What should be your asset allocation?
Asset allocation is something which must be decided before investing as it is the most efficient way of investing in mutual funds or for that matter in any investment instrument. Asset allocation follows the ideology of not putting all the eggs in one basket rather it believes in diversifying among various asset classes. This helps reduce the overall portfolio risk and maximize the returns. There are various asset allocation strategies and different financial experts adopts different strategies depending upon their clientele. This is why there is no such asset allocation strategy that comes out on the top. Every asset allocation strategy has its own pros and cons.
The asset allocation strategy suggested by Benjamin Graham is very basic and can be suited for someone who neither wish to take more risk by investing majorly in equity or any such risky asset classes nor they wish to have lower returns by just investing in fixed deposits. So, they usually invest 50 per cent of their assets in equity and 50 per cent of their assets in debt. This is a balanced approach. Hence, this kind of strategy is often not suited for the ones having high risk appetite.
Then there is another asset allocation strategy suggested by Nick Murray which is kind of very aggressive in nature. Here, he says that you need to first set aside assets that one requires in the short-term and invest them in debt and remaining assets needs to be invested in equity. This can prove to be very aggressive on either end, be it debt or equity. In case you have fulfilled all the short-term obligations then with this theory you won’t be having any investment in equities and vice versa. In your overall portfolio, you should have minimum of 25 per cent in equity and minimum of 25 per cent in debt.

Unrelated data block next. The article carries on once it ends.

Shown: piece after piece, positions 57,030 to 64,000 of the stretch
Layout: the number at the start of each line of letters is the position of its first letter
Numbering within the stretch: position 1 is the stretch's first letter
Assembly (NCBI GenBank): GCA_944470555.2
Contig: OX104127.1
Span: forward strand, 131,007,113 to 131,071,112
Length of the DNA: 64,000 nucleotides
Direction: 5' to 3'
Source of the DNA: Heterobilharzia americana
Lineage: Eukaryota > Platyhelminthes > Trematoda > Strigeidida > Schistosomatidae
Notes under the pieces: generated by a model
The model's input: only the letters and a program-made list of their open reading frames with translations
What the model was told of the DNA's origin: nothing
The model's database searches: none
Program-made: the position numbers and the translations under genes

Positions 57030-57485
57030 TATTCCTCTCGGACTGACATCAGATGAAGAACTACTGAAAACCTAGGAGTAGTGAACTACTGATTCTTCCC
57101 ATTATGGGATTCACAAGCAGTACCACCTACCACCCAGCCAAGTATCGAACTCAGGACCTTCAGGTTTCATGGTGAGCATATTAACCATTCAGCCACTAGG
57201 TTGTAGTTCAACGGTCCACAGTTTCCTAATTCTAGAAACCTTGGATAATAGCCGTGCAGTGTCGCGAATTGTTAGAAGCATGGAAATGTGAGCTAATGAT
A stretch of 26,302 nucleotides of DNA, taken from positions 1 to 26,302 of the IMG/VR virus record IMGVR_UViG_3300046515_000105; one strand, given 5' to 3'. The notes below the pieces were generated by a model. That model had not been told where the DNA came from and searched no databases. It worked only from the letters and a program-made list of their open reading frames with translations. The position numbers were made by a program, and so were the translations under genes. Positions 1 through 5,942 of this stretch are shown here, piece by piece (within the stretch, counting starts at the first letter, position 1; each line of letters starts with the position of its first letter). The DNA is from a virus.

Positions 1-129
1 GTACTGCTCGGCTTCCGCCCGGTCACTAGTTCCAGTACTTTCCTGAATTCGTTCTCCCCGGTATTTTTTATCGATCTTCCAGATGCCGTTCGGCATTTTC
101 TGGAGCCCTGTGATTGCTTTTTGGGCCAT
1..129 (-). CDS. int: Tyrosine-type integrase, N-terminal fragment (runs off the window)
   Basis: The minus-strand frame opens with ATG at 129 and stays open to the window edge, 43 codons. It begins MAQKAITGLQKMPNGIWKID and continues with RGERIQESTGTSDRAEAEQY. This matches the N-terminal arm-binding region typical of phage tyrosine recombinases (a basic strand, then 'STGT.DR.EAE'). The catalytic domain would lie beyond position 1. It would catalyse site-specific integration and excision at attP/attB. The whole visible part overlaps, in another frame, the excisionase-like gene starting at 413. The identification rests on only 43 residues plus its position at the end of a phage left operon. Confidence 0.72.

Now the question is what should be the asset allocation that you need to have? At first, it is important to understand that asset allocation cannot be generalized. Secondly, what asset allocation suits you should depend upon your financial goals and your risk profile. Let’s say if your financial goal is long-term and assuming you are a moderate risk taker, you invest in a mix of 50 per cent equity and 50 per cent debt. Then as you move near your financial goals you start reducing your equity exposure and invest much in debt. This helps you to reduce your risk when you are nearing your goal and also help you to protect the capital invested and the gains made from investing in equity. The same logic is applicable to all the risk classes. Such an asset allocation is known as asset allocation via a glide path. Though, it is to be remembered that you need to re-balance it and review it at least annually.